People have quite a range of definitions as to what constitutes romance. For some it’s novels of werewolf romance, others prefer completely mind-boggling Fabiosa stories (‘Unborn triplets crashed my husband’s love‘), and some ship (I learned this term from a younger colleague) characters from whatever TV show happens to be in vogue.
If you were a teenager in the ’50s, 60s, or 70s, you probably would have read romance comics, immensely popular at the time. Charlton Comics published a whole bevy of them, and co-admin RG has amassed a respectable collection. For weeks now I’ve been reading issues of Teen-Age Love during my lunch hour, specifically for their Jonnie Love stories. Introduced in Teen-Age Love no. 61 (November 1968) as the ‘new teen swinger’ – ‘he has a way with a guitar and a way with girls!’, Jonnie lingered within its pages for quite a while, having all kinds of adventures, hanging out with new conquests and lost souls in every issue. As advertised, he was indeed good with a guitar. Joe Gill, who was scripting the stories, wrote him as a kind of chevalier errant, wandering from town to town (with the ultimate goal of going back to his hometown, which he never achieves), offering a helpful hand to damsels in distress who are running away from predatory men, disciplinarian fathers, or just the solitude of a small town.
Jonnie Love stories appeared in 31 issues overall, but I’m most intrigued by those published in Teen-Age Love issues numbers 61-74, as they were created by the same tip-top team: scripted by Joe Gill, pencilled by Bill Fraccio and inked by Tony Tallarico (see RG’s (Fondly) Remembering Tony Tallarico).
It was actually rather difficult which tale to feature, for they’re all pretty good, and I had to decide on some sort of optimal concomitance of a good plot and how the story was told visually. The final decision was Jonnie Love and the Go-Go Girls, published in Teen-Age Love no. 63 (April 1969), which I think strikes a good balance between plotting and interesting art, and is a fairly typical example of Jonnie’s behaviour in general.
This story has several things going for it – an entertainingly evil manager, a grotty dance club, the go-go-dancers, and of course the protagonist, a farmer’s daughter who ran away from her parents to make it big in showbiz (the lines dreaming of glory/twitching like a finger on a trigger of a gun‘ come to mind). ‘Cute‘, notes Jonnie, ‘but there are tens of thousands with as much talent‘. Some romance stories set out to stun their readers with ritzy places, glamorous dates, and finding a rich prince charming; others feature women who give up a life of success for simpler living – a small town, a farm, a cabin in the woods. The latter moral always feels a bit stilted, even aside from me feeling bad for women who have to give up a career they worked so hard to achieve (mostly because such plots are retrograde, and it’s all-too-seldom considered that a woman can marry and continue working).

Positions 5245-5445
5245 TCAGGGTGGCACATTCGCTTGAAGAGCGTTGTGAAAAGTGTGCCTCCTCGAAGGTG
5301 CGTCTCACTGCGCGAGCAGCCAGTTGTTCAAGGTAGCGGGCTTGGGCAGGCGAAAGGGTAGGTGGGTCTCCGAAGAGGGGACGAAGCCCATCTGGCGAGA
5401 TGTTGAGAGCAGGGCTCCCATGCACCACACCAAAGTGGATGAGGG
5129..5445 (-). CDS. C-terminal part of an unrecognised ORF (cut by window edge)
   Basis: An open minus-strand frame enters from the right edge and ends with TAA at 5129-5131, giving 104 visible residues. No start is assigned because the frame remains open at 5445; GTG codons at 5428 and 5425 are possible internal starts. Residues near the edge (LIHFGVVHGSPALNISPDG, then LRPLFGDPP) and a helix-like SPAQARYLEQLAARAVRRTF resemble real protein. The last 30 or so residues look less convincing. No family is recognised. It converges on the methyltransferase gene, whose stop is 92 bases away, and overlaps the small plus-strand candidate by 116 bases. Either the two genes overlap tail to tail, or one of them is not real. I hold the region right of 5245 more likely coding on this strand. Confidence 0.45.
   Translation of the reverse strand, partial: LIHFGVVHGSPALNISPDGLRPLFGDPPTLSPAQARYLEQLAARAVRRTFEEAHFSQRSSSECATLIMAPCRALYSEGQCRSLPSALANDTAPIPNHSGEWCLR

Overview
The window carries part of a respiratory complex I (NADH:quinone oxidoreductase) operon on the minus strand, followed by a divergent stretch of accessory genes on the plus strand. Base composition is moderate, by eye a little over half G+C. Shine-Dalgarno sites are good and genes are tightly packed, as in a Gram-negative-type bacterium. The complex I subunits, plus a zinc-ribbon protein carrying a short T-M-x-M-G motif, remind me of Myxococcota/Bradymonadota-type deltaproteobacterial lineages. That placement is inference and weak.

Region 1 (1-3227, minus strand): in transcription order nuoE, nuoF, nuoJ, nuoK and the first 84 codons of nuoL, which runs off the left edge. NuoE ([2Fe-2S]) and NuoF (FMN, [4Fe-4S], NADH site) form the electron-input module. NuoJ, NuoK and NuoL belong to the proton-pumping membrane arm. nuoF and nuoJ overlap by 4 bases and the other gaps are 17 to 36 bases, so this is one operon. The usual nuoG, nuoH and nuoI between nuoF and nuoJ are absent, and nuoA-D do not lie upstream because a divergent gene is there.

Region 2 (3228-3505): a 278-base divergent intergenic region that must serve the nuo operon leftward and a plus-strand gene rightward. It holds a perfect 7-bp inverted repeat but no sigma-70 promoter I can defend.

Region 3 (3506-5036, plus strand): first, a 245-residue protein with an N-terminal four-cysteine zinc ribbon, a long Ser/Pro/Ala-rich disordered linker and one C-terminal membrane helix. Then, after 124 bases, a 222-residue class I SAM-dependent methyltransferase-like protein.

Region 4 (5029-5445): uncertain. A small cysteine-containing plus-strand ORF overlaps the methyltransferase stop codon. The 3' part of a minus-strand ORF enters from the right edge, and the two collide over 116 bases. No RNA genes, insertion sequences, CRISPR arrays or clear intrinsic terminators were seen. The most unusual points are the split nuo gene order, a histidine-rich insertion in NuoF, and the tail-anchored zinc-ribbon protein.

In Jonnie Love yarns, there is a strong undercurrent of returning ~Home~, home from which one foolishly ran away and which beckons lonesome wanderers back to its comforting womb. The plots are imbued with bittersweet longing for this homecoming, and that is what lingers most in one’s mind after finishing the stories. Yet the people depicted in them are outcasts; Jonnie himself was outed as a weirdo in both dress and thoughts by the people in his home town, which is why he left it in the first place. Returning is hardly the panacea it’s supposed to be (unless one is willing, this time around, to ‘fit in’ properly), and while some of these nomads do manage to make it back, our main character is doomed to forever roam strange towns, sleep in fields, and share sweet kisses with girls he knows he’ll never see again. Rather a tragic figure, really.